FORESTRY leaders must band together to change public attitudes to spruce trees and commercial forestry, conference delegates heard at the launch of an industry report yesterday.
The call came as experts from Tilhill – the UK’s leading forestry services company – and specialist forestry agency Goldcrest Land & Forestry Group highlighted the fall in tree planting in the past year at the launch of The UK Forest Market Report 2023.
Just 13,000 hectares of trees were planted this year, a drop of 7%, and 43% of the national target of 30,000 hectares. While Scotland continued to lead the charge with 8,200 hectares planted – more than two thirds of which were conifers – this was a 27% drop from 10,400ha in 2022. Broadleaf planting amounted to 51% of all UK tree planting.
Xander Mahony, head of forestry investment at Tilhill, said the industry needed to work together to change negative public perceptions about Sitka spruce, the workhorse of the timber industry.
He likened it to previous farming campaigns raising awareness about where milk came from and said there was “a similar disconnect”. “People want things made out of wood, wood looks nice, we have our buildings made out of CLT (cross-laminated timber) but they don’t connect that to growing good Sitka in plantations and so breaking through that communication barrier and making that connection is really important.
“It is something we need to figure out because we sit here feeling like we’re doing something good for the world and getting punished for it and that’s not a pleasant position to be in. We need to band together and work out how to change that.”
He said planting more trees provided a solution. “I think it is because we have a deficit of trees in the UK and we are planting relatively little compared to what we already have. It’s as though we are fighting over the scraps with people looking at conifer plantations which are quite big in size and asking why they’re not native woodland.
“The fact is we want both and if we were planting more trees and had an abundance of trees than perhaps the productive components wouldn’t seem so out of place.”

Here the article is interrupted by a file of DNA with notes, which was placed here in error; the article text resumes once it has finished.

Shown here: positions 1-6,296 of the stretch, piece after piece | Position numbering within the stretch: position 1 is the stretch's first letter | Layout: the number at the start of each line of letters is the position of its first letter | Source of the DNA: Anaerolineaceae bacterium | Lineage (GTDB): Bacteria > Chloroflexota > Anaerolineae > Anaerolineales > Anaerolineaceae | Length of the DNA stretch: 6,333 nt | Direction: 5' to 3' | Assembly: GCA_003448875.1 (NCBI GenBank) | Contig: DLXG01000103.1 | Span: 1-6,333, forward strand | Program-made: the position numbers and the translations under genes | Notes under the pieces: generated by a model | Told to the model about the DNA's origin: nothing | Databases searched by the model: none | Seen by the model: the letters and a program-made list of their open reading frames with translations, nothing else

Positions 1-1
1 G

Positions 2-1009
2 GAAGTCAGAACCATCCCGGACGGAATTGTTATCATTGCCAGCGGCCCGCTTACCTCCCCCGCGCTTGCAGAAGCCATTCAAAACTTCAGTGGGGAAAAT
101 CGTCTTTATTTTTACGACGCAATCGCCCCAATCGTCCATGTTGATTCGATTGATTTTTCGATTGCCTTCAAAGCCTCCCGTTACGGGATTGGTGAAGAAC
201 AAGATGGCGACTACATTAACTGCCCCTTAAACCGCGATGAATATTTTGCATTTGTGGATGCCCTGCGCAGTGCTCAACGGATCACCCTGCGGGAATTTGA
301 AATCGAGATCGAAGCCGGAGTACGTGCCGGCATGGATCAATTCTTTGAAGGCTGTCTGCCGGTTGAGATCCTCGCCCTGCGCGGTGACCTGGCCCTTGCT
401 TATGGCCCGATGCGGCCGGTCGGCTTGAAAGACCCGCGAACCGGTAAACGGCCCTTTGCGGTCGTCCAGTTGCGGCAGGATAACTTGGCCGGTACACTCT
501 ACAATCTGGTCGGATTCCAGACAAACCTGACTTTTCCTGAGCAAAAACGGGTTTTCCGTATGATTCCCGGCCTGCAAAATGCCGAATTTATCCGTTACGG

Jon Lambert, partner at Goldcrest, told the conference that people shied away from change but that there was scope for more tree planting. “There is undoubtedly more room for more trees and working with our politicians to provide financial reward for people planting trees is hugely important to the industry. There are many opportunities out there if people want more timber.”
The report found that commercial forestry values fell for the first time in almost a decade with a 10%-20% drop in the past year.
The report said, “Compared to the rampaging run of forestry as an asset class over the last 17 years, the lagging effect of economic turmoil from the mini budget, the war in Ukraine, and rising interest rates have softened market activity across the board in both afforestation and commercial/amenity woodlands.”
While highlighting the enduring “resilience” of UK forestry, the continuing emergence of new investors and confidence in the long-term future of timber underpinned by the need to replace plastic, steel and concrete with sustainable forest products, the report found that supply tightened, prices dropped and buyers became increasingly selective in the last year. Additionally, demand for timber slowed sharply in the short-term leading to a dramatic reduction in processing volumes.
2023 saw £212m of commercial forestry listings on the open market, up 9%, with two properties accounting for an “extraordinary” 70% of the total value listed for sale and Scotland enjoying a 91% market share. However, the number of listings fell 39% to just 35 properties.
Mr Mahony said, “This continues the £200m observed market size trend into a fourth year. The headline number however, is boosted by two huge assets (Griffin in Perthshire and Glen Shira in Argyll) and flatters a market that was otherwise unusually small.”
Mr Lambert said that most properties brought to the market had still sold but that after a “staggering” run, pricing was down 10-20% depending on quality and location. “Purchasers are generally more cautious than 12 or 18 months ago, leading to longer due diligence periods, an increased demand to rectify ‘blemishes’ before completion and a desire for higher yields.”
He highlighted a continuing demand for good quality planting land but said appropriate sites were hard to find. The total value of planting land listings amounted to £49.9m, down 24%.
In Scotland, average prices for planting land suitable for commercial forestry dropped 22% from £12,800 per gross hectare to £9,900 per gross hectare “in the most significant development across all forest market data this year”.
It was hoped, according to the report, that a “normalisation in commercial planting land prices in Scotland would spur much needed woodland creation, both commercial and native” going forward.